Omega-3 Fatty Acids Could Potentially Help Elderly To Ward Off AMD

Older people who consume a lot of omega-3 fatty acids as part of their diet can possibly ward off age-related macular degeneration (AMD), Pakistan Today reported.

According to the online article, researchers conducted a follow-up analysis of a one-year dietary study done in the first half of the 1990s. The survey reflected the opinions of close to 2,400 elderly persons aged between 65 and 84 who resided in the Eastern Shore are of Maryland, where large amounts of seafood are consumed regularly, according to the article.

The article noted not only that poll participants ate an average of at least a single portion of shellfish or fish each week, but also that participants who had advanced-stage AMD ate less seafood and fish that had omega-3 fatty acids.

According to the article, participants were, after researchers determined their food intake habits, subjected to eye examinations. Around 450 were found to have AMD, and 68 of them had advanced cases of the eye condition that can adversely impact the ability to drive, write and recognize faces. While it has previously been reported that dietary zinc can safeguard against AMD, the researchers did not find any conclusive evidence to support this finding. The researchers noted that the correlation between zinc and AMD could possibly be easier to prove if zinc comes courtesy of supplements rather than courtesy of the consumption of seafood such as crabs and oysters.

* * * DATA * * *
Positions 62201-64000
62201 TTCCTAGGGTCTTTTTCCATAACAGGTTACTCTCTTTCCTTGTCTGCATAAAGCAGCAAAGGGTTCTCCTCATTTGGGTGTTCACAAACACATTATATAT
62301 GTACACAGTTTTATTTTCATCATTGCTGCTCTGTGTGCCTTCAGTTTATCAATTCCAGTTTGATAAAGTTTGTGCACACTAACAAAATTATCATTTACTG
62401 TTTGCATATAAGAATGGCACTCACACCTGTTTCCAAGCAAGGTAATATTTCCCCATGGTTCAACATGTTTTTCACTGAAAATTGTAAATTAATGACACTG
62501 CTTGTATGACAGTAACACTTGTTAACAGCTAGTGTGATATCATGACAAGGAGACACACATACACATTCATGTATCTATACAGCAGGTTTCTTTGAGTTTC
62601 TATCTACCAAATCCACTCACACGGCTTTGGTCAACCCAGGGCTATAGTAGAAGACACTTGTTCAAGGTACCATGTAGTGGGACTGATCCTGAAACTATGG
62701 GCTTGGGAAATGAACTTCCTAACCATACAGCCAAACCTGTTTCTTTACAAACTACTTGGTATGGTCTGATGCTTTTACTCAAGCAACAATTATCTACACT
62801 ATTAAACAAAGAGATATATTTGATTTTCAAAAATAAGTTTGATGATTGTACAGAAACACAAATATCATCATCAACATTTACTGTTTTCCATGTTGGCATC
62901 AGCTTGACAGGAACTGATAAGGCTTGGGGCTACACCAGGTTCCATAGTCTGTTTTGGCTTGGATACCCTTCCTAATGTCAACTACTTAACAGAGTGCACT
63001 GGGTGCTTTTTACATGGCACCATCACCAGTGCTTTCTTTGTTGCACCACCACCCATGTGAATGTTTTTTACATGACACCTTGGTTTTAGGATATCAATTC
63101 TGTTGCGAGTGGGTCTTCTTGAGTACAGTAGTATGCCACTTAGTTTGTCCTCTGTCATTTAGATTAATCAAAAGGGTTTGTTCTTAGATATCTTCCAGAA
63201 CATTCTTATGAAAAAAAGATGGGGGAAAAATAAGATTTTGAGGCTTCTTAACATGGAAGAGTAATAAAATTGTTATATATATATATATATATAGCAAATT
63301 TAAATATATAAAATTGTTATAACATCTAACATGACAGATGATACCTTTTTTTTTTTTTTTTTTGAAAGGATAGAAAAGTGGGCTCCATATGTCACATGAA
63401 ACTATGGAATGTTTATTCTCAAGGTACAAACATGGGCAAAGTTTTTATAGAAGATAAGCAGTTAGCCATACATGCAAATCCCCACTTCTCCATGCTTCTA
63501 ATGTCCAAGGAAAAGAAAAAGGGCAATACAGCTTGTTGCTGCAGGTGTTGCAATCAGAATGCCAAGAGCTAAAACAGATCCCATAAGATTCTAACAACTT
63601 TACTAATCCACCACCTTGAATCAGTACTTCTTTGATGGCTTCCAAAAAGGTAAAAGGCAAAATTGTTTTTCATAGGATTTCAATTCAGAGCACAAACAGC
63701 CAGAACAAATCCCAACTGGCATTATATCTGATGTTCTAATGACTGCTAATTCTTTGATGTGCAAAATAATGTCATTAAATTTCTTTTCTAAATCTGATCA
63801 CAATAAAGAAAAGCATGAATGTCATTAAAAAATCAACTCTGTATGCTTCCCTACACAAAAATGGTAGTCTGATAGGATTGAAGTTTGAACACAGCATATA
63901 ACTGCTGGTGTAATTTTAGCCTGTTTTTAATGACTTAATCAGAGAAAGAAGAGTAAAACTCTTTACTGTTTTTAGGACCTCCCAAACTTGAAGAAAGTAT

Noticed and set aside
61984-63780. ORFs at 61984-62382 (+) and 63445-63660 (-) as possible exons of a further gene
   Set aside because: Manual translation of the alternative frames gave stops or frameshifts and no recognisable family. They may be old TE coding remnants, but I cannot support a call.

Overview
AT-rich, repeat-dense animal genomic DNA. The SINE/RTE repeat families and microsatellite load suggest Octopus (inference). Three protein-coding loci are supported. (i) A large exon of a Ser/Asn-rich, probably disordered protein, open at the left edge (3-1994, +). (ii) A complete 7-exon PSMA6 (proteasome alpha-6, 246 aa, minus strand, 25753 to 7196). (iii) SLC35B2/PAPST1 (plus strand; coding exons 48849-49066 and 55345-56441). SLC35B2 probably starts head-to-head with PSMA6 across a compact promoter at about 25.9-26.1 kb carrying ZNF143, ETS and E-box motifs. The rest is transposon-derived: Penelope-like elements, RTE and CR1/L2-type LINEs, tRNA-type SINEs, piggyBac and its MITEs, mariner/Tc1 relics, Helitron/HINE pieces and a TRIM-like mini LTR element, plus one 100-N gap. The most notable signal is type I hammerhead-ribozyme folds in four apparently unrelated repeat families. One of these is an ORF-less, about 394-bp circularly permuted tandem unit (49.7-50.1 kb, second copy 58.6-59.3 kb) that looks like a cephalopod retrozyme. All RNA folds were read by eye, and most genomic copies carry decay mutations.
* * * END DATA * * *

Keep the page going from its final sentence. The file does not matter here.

Although people might be tempted to rush out to their local drugstores and health food outlets to pick up omega-3 supplements to ward off AMD, researchers said in the article that this would not be the right thing to do. They explained in the article that the findings were not conclusive enough to ascertain with absolute certainty whether or not taking omega-3 supplements can indeed protect people from getting AMD. While the possible correlation is important and should not be dismissed outright, the researchers said in the article that more comprehensive follow-up studies are needed before the impact can be adequately assessed.

Meanwhile, lost of research has shown that people can help to protect their eyes from AMD by being more proactive in adopting a healthy lifestyle that includes eating lots of leafy greens, citrus fruits and other produce.

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